Exports and imports are free from taxation by the State only so long as they are found in that character. Before the article has become an export, or after the original package of the import has been broken and the separate parts of the contents of the original package are offered in trade within the State, they may be subjected to taxation within the State, in common with other property owned within the State, from which they cannot then be distinguished.1
It has been held in Louisiana that this clause of the constitution does not refer to imports from another State, but only to imports from foreign countries. State v. Pittsburg & S. Coal & Coke Co., 41 La. Ann. 465. But see Am. Fertilizing Co. v. Board of Agriculture, 43 Fed. 609.
See cases, cited in § 213, and Pembina Con. Silver M. & M. Co. v. Pennsylvania, 125 U. S. 181; Hooper v. California, 155 U. S. 648; Moline Plow Co. v. Wilkinson, 105 Mich. 57; State v. Phipps, 50 Kans. 609.
Moline Plow Co. v. Wilkinson, 105 Mich. 57.
Coit & Co. v. Sutton, 102 Mich. 324. See, contra, Western Paper Bag Co. v. Johnson (Tex. Civ. App.), 38 S. W. 364.
Coit & Co. v. Sutton, 102 Mich. 324; Aultman, Miller & Co. v. Holder, 68 Fed. 467; Kindel v. Beck and Paul Lithographing Co., 19 Colo. 310; Macnaughton Co. v. McGirl (Mont.), 49 P. 651.
Singer Manufacturing Co. v. Wright, 97 Ga. 115; Singer Manufacturing Co. v. Wright, 33 Fed. 121.
Cleveland C. C. & St. L. Ry. Co. v. Backus, 133 Ind. 513; Indianapolis & V. Ry. Co. v. Backus, 133 Ind. 609.
Brown v. Houston, 114 U. S. 622; Pittsburg & S. Coal Co. v. Bates, 156 U. S. 577.
Pittsburg & S. Coal Co. v. State of Louisiana, 156 U. S. 590.
City of St. Louis v. Western Union Tel. Co., 148 U. S. 92; City of Philadelphia v. Am. Union Tel. Co., 167 Pa. St. 406; City of Philadelphia v. Postal Tel. Cable Co., 67 Hun, 21; Postal Tel. Cable Co. v. Adams, 155 U. S. 688; s. c. 71 Miss. 555.
Western Un. Tel. Co. v. Taggart, 141 Ind. 281.
Cleveland, C. C. & St. L. Ry. Co. v. Backus, 154 U. S. 439; affirming s. c. 133 Ind. 513; Adams Express Co. v. Ohio State Auditor, 165 U. S. 194; Adams Express Co. v. Kentucky, 166 U. S. 171.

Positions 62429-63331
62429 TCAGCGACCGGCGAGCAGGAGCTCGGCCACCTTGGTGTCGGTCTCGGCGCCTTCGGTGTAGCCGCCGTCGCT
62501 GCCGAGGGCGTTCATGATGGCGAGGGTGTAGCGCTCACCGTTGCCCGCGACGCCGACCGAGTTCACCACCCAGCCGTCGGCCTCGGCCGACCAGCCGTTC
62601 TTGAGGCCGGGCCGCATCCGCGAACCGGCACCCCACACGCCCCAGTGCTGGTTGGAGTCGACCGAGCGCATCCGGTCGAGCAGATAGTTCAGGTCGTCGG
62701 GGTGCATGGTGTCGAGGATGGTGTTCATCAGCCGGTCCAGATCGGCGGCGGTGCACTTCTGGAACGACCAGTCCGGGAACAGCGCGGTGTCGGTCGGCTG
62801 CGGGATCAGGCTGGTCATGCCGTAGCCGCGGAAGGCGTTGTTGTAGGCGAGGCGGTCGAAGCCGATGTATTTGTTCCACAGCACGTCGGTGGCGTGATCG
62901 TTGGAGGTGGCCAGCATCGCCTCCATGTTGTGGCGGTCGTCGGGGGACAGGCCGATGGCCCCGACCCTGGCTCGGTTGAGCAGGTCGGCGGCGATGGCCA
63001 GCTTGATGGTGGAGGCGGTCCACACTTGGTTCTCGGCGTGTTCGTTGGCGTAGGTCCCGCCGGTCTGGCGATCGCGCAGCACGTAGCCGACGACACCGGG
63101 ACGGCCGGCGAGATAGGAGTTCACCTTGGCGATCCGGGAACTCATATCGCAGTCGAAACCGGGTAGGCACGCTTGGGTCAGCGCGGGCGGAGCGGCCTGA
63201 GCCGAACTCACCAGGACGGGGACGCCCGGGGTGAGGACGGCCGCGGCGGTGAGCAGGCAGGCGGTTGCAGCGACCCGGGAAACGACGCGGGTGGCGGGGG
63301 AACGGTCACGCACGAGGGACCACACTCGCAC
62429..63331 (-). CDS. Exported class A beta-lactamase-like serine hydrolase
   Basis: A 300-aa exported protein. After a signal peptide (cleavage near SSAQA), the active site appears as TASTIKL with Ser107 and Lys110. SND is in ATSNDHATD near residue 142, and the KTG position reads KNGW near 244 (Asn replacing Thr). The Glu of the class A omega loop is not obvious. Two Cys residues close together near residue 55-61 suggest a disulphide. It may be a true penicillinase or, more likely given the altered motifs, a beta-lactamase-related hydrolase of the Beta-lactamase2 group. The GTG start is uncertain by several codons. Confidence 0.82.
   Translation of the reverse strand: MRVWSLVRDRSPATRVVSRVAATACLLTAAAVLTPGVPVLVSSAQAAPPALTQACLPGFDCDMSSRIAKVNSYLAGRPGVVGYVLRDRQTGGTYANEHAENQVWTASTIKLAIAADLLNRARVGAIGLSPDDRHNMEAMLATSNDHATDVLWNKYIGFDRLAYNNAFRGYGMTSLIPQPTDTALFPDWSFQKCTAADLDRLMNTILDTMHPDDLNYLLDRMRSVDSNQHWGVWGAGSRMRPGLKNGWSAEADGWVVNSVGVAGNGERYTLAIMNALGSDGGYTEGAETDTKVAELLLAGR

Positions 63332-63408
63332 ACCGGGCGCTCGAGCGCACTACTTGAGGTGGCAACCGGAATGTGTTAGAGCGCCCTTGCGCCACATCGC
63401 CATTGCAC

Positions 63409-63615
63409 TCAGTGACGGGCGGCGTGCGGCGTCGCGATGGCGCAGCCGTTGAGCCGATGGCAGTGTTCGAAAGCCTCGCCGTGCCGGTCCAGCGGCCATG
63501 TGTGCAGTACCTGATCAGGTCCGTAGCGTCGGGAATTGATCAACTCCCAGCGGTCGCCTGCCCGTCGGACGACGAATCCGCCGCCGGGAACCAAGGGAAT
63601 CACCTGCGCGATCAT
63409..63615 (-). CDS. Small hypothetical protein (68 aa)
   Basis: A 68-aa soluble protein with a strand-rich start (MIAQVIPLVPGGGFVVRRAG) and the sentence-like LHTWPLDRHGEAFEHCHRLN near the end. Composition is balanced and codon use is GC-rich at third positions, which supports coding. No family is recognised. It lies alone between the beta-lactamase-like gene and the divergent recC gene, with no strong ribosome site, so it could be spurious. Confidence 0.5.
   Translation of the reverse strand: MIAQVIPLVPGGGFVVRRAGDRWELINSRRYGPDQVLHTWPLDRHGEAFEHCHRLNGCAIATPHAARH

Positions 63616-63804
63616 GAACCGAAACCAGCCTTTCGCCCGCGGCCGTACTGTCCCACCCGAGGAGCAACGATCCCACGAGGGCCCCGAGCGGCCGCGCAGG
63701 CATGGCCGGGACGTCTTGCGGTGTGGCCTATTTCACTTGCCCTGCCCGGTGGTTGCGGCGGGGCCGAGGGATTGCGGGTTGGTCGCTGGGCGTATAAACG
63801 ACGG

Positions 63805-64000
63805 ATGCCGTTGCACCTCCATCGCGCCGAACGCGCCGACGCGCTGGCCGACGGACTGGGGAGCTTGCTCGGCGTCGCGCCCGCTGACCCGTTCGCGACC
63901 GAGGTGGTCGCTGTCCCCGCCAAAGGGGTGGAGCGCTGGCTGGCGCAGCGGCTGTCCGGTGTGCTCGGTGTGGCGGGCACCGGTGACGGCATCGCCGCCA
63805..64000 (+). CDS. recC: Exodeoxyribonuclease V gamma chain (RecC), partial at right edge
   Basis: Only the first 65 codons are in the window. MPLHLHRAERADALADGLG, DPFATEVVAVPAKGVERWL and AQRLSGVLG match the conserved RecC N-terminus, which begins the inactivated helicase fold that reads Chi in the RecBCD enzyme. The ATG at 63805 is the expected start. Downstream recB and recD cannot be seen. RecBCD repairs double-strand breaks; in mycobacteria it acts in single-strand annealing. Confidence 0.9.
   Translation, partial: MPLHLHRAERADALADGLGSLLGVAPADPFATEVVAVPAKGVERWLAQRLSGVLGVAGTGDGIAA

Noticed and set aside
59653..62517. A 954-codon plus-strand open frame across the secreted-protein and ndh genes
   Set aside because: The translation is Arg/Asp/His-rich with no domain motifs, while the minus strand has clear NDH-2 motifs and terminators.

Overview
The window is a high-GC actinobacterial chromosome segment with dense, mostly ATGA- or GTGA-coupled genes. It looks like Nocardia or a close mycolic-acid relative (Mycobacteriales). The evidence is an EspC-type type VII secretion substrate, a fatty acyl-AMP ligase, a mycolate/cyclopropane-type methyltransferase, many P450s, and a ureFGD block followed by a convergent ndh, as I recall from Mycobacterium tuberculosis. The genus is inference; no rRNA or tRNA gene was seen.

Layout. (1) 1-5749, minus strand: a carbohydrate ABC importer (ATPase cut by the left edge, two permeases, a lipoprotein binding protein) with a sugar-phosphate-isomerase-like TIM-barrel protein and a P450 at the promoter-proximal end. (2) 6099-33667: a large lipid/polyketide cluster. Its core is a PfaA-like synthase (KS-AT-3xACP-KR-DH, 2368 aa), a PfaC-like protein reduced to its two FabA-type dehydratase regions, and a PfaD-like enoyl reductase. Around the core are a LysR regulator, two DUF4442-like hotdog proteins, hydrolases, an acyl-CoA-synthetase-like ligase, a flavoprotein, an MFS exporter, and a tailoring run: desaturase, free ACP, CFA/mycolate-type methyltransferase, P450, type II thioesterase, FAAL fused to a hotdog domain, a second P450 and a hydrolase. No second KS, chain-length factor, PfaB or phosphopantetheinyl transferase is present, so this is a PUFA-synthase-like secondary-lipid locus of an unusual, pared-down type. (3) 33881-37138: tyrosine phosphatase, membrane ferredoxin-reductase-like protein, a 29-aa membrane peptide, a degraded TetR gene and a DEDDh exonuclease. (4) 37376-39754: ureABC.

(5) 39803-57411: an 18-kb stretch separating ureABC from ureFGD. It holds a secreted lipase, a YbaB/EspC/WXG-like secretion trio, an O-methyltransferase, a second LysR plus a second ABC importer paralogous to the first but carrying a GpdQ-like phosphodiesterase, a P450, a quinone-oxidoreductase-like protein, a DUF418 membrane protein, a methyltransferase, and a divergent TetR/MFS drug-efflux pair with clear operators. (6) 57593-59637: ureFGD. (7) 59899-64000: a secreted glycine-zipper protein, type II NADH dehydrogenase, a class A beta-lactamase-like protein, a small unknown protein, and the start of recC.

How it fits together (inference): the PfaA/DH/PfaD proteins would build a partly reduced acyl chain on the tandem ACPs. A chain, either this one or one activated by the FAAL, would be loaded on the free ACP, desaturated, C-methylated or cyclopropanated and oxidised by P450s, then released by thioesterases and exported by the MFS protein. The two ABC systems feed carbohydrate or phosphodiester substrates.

Tide Water Pipe Co. v. State Board of Assessors, 57 N. J. L. 516, following Maine v. Grand Trunk Ry. Co., 142 U. S. 217.
Henderson Bridge Company v. Commonwealth (Ky.), 31 S. W. 486; s. c. Henderson Bridge Co. v. Kentucky, 166 U. S. 150.
New York L. E. & W. Ry. Co. v. Pennsylvania, 158 U. S. 431; s. c. Commonwealth v. N. Y. Lake E. & W. Ry. Co., 145 Pa. St. 38; People v. Campbell, 74 Hun, 210; s. c. 144 N. Y. 478.
Ratterman v. Western Union Tel. Co., 127 U. S. 411; Western Union Tel. Co. v. Pennsylvania, 128 U. S. 39. The tax in these cases was based upon the messages, which were sent and delivered by the company within the State. See, also, to same effect, Western Union Tel. Co. v. City of Fremont, 43 Neb. 499.
Fargo v. Stevens, 121 U. S. 230; Leloup v. Port of Mobile, 127 U. S. 472; Lyng v. Michigan, 135 U. S. 161; McCall v. California, 136 U. S. 104; Norfolk & West. R. R. Co. v. Pennsylvania, 136 U. S. 114; Vermont & C. Ry. Co. v. Vermont Central Ry. Co, 63 Vt. 1; People v. Wemple, 65 Hun, 252; 144 N. Y. 478; State v. Woodruff S. & P. Coach Co., 114 Ind. 155.
People v. Horn Silver Mining Co., 105 N. Y. 76; In re Tiffany & Co., 80 Hun, 486; Home Ins. Co. v. State, 92 N. Y. 328; s. c. 134 U. S. 594; Southern Building & Loan Association v. Norman (Ky.), 32 S. W. 952.
155 U. S. 688.
In re May, 82 Fed. 422; Nathan v. State, 8 How. 73; Brown v. Houston, 33 La. Ann. 843; State v. North, 27 Mo. 464. As to what is an original package, see, more fully, post, § 220.